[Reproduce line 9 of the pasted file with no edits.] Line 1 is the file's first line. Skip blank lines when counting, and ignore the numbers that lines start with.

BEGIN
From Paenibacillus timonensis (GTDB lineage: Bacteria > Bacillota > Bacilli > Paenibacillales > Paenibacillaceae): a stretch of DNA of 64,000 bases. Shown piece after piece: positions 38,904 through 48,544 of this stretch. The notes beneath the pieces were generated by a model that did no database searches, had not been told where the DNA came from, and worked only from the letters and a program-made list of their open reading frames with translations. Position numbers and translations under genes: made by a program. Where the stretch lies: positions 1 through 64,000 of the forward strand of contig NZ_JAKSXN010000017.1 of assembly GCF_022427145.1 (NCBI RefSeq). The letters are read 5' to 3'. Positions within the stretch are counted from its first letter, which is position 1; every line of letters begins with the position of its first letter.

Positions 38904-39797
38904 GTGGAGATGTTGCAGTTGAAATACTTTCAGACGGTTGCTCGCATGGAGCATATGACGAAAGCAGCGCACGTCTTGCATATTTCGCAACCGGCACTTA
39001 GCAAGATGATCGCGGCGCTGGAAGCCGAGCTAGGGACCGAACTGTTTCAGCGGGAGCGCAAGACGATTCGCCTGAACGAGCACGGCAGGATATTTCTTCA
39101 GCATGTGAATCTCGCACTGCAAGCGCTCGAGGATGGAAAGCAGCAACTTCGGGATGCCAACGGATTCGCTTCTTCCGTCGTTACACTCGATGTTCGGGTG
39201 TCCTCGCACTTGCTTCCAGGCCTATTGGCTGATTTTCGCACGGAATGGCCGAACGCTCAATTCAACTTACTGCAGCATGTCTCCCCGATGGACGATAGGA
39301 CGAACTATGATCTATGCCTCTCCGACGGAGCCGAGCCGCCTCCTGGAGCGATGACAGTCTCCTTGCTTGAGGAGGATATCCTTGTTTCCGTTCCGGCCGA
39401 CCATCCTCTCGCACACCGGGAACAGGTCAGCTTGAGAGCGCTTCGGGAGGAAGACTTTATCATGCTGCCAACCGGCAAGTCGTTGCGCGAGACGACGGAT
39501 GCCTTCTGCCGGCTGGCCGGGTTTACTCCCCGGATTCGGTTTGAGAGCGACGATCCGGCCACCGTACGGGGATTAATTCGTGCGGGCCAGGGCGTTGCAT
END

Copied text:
39501 GCCTTCTGCCGGCTGGCCGGGTTTACTCCCCGGATTCGGTTTGAGAGCGACGATCCGGCCACCGTACGGGGATTAATTCGTGCGGGCCAGGGCGTTGCAT